Tuesday, June 27, 2006

A friendly critique of Küng’s view vis-à-vis miracles Pt 1 of 2

3) So, what are my difficulties with Küng’s presentation in Der Anfang Aller Dinge?

3a) I wonder if the ‘modern people’ he wishes to give ‘a helpful answer to’, are indeed modern? Modernist, yes, but modern? A generation raised on ‘Buffy the Vampire Slayer’, and such like, don’t, I think, have the slightest problem with miracles. The point: His claimed apologetic motives are, I suspect, simply out-of-date for many.

3b) Ben Myers quotes Küng’s Christ Sein in his comments to his first post on this subject: ‘[T]here is no question here of all or nothing, of everything being legendary or nothing being legendary. There is no need at all either to accept all miracle stories in an uncritical, fundamentalist spirit as historical facts..., or, on the other hand in a spirit of narrow-minded rationalism to refuse to take any miracle stories seriously. The hasty conclusion is a result of putting all miracle stories on the same plane’ (p. 229). This crucial comment, or something like it, is, however, missing in Der Anfang Aller Dinge.

3c) ‘In the Hebrew Bible and in the NT, nowhere does one differentiate between miracles that correspond to the laws of nature, and those that explode (sprengen) them’ (p. 171). This is, I suggest, an oversimplification of the epistemological Unterscheidungskraft of the ancients in the near east, who were quite aware of those things that normally happened, and those that didn’t. This is bordering, to use a C.S. Lewis phrase, on chronological snobbery.

Labels: ,


At 6/28/2006 6:08 AM, Anonymous One of Freedom said...

I wonder the real value in trying to figure out which are which. The fact of 'historicity' regarding a miracle story does not detract from its deeper theological meaning. Nor does a deeper theological meaning relegate a miracle account to the realm of fiction. There is value in the story and the meaning.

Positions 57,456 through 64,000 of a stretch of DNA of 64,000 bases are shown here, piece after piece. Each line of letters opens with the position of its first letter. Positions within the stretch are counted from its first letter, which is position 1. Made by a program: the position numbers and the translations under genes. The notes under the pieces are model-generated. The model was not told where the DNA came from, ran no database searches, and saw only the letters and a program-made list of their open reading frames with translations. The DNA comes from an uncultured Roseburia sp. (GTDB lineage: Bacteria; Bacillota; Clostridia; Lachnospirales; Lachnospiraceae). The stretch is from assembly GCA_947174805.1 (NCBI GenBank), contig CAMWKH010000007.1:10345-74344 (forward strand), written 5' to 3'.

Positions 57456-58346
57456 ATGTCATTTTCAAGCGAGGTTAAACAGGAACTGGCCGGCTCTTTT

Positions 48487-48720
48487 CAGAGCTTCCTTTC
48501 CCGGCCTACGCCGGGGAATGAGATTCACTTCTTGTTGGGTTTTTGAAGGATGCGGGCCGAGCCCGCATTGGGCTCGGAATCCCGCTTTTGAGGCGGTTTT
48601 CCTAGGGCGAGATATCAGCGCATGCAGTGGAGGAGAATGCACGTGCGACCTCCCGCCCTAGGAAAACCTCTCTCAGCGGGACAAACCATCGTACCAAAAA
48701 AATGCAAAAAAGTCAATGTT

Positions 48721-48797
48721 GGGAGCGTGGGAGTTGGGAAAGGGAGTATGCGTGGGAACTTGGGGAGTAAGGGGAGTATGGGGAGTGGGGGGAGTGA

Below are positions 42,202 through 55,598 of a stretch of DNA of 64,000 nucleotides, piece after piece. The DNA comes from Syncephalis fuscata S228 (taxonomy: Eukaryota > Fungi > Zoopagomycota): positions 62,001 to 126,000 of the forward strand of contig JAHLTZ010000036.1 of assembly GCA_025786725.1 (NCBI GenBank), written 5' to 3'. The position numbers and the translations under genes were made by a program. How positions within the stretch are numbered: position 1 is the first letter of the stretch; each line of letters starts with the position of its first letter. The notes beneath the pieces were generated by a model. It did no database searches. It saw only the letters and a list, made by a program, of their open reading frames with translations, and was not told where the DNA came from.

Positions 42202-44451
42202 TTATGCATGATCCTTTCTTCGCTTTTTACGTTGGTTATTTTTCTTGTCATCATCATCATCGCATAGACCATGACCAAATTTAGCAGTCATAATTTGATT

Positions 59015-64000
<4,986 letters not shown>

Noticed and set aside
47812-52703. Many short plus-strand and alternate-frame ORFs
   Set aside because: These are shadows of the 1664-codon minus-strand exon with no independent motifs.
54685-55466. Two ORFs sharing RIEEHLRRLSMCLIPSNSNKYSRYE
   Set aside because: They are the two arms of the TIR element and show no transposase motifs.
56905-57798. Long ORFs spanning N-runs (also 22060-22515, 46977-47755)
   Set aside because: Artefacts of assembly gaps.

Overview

Also I think, as Protestants, we sometimes miss the value of hagiographic accounts. They stimulate what O'Donoghue calls the Imaginal. That sacred imagination that lets us imagine God is greater than any circumstance or accident of creation that might have us pinned. We have hedged that sort of thing out in our pursuit of rationalism. But, you are right, measures of the culture like Buffy do reveal a desire to move back towards story that has a more imaginal quality.

At 6/28/2006 7:43 PM, Anonymous Mike L said...


I don't have Küng's new book and don't read German. However, I've commented on Küng on miracles in the past and am in complete sympathy with the tenor of your remarks. I would welcome your contribution to my debate with Ben Myers on the topic of miracles.


At 6/28/2006 11:09 PM, Anonymous Chris Tilling said...

Hi Frank
"Also I think, as Protestants, we sometimes miss the value of hagiographic accounts" - I agree! I like the phrase 'imaginal quality'. Did you get that from Brueggemann?

Hi Mike l,
Yes, I've been reading your carefully agrgued posts with interest. Thanks for the link.

At 6/29/2006 10:19 PM, Anonymous One of Freedom said...

No from Noel Dermot O'Donoghue, from "The Mountain Behind the Mountain: Aspect of the Celtic Tradition".


Post a Comment

<< Home